In its opening scene, Logan immediately distinguishes itself from all X-Men movies, and all superhero movies, that have come before it. I once heard it said that the first season of a TV show teaches its audience how to watch the show, and likewise, I believe the opener fulfills a similar role in the film. Logan opens with its titular character getting shot, whilst a group of men attempts to steal the tires off his car. In other words: this is no longer the Wolverine we once knew.
The attempted tire theft holds more narrative weight than is immediately apparent. The weight of the movie rests upon those wheels, as Logan essentially boils down to an extended car chase, and one with a sobering Western flavor rather than the high-octane action you might expect. Elsewhere, others have labeled Logan a road trip movie, but I don’t think that’s quite accurate. After all, it’s not where Logan is going that matters so much as what he’s running from.
For the uninitiated: Logan takes place in 2029, in a timeline where mutants are nearly extinct. Logan and Charles come across a young mutant named Laura (also known as X-23), who has powers that are remarkably similar to Logan’s. Together, the three of them travel across the US to deliver Laura to a safe haven for mutants known as Eden.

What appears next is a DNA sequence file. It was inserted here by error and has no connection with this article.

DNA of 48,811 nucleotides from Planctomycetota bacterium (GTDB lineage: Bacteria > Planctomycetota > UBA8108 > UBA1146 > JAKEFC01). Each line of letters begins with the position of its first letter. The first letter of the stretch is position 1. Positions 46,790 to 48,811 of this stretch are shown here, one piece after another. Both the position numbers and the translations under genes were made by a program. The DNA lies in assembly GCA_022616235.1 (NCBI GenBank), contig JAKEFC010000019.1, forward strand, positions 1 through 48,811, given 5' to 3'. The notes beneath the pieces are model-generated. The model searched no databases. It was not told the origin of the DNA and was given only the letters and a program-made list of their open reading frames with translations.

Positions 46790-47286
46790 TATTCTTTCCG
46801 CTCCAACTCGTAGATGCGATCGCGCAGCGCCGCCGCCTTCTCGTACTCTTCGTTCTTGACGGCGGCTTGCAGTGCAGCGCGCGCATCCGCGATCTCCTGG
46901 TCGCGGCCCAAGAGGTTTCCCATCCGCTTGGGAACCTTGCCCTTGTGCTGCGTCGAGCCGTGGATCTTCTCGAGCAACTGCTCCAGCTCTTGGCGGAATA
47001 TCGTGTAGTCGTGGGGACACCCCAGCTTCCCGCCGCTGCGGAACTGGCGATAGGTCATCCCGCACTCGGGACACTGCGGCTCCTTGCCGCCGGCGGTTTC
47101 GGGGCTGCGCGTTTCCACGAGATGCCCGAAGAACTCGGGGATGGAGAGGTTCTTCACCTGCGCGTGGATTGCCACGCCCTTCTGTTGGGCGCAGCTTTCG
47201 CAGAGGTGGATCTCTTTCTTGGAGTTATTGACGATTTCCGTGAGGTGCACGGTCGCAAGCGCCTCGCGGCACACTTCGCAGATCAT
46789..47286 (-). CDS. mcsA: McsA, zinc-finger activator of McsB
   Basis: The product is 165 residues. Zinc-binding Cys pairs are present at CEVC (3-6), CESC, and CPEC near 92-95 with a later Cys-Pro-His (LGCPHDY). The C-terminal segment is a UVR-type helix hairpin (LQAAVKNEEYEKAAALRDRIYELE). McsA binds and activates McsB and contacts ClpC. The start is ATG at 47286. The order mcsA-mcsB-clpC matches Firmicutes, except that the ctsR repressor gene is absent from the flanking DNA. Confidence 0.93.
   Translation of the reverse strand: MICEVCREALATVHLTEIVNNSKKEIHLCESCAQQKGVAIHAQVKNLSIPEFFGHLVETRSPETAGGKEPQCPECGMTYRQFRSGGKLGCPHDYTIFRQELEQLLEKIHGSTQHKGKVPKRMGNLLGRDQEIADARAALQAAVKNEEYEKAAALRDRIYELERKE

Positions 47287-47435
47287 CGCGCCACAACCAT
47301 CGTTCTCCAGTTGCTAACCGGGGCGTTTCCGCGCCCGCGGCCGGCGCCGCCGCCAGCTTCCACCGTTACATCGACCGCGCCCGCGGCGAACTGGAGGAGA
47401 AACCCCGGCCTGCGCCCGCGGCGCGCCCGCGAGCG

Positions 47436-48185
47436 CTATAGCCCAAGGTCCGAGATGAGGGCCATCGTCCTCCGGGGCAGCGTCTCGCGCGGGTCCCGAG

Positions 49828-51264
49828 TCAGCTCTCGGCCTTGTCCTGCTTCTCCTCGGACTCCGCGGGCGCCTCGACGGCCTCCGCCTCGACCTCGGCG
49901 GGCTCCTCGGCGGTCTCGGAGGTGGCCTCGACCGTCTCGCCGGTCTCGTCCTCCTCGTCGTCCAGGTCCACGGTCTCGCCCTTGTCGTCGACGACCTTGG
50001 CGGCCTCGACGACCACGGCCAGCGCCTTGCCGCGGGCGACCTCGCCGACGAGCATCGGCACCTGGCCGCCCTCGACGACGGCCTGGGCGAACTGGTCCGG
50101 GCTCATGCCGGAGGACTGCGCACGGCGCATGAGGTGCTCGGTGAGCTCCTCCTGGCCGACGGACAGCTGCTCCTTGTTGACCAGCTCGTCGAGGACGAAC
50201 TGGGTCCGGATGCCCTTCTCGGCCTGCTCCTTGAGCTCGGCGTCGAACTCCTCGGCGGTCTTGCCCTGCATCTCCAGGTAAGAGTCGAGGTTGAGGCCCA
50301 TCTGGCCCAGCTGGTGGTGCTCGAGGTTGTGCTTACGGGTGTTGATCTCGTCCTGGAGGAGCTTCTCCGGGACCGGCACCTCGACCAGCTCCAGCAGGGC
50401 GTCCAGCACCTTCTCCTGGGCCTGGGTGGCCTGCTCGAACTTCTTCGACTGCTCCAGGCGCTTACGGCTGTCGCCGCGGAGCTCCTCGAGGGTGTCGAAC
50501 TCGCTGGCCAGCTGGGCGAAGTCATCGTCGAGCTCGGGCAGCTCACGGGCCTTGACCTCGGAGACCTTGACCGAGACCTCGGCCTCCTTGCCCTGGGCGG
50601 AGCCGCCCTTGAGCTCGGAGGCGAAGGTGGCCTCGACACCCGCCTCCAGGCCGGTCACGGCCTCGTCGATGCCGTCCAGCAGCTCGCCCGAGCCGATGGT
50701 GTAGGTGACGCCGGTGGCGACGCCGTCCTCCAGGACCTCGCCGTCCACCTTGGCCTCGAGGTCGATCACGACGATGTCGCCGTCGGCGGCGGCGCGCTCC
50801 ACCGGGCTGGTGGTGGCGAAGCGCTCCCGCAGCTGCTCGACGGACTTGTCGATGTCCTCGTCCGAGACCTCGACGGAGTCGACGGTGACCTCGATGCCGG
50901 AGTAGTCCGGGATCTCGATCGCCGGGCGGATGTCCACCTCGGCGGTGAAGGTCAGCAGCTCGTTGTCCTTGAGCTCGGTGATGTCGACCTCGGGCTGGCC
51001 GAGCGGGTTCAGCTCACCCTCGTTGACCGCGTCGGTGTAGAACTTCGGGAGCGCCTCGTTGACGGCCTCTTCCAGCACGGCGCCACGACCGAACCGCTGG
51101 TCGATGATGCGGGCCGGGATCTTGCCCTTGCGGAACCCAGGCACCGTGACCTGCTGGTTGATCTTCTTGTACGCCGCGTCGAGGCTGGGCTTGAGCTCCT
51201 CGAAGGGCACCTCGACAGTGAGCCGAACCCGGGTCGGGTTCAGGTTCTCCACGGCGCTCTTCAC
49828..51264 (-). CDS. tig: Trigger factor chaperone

Logan is based off the graphic novel Old Man Logan, a grim revenge Western-esque tale that is similar to the film in tone but varies significantly in terms of plot. Rather than a direct adaptation, Old Man Logan seems to serve more of a loose inspiration for Logan, as the movie eschews the revenge plot in favor of a more sober tale centered on the difficulties of closeness and connection in a world as bleak as the one Logan presents.
In addition to setting the tone, the attempted tire theft in the opening also highlights a certain mundanity that lingers throughout the movie. Many of the conflicts that crop up throughout Logan are smaller and more personal in scale compared to the grandiose world-in-peril scenarios that fueled the previous X-Men movies. The villains are not the greatest threats that Charles and Logan face, but rather their age and their own failing health. Logan struggles under the weight of other people’s expectations, and consequently, their disappointment in him. He and Charles frequently butt heads over whether to lend a hand to strangers in need. This culminates in an extended sequence in which Logan assists a man with what amounts to a plumbing problem. It’s odd, unexpected, maybe even bewildering — and Logan is all the better for it.
If it isn’t clear enough already: the movie is, at times, consciously despairing. Logan is a shadow of his former glory, and for once, there are no attempts to hide Jackman’s true age. There are constant references to Logan’s physical deterioration and fatalism, all of which is represented through the movie’s villain. (I’ll refrain from spoiling the identity of the villain here, although I will say that it is one of the most brilliant uses I’ve seen for this type of villain, in film or otherwise). The action scenes are incredibly violent and earn the film’s R-rating through the sheer frequency of onscreen head stabbings alone. It’s a deliberate departure from the hopeful optimism that pervades most of the other X-Men films and most other Marvel films at large.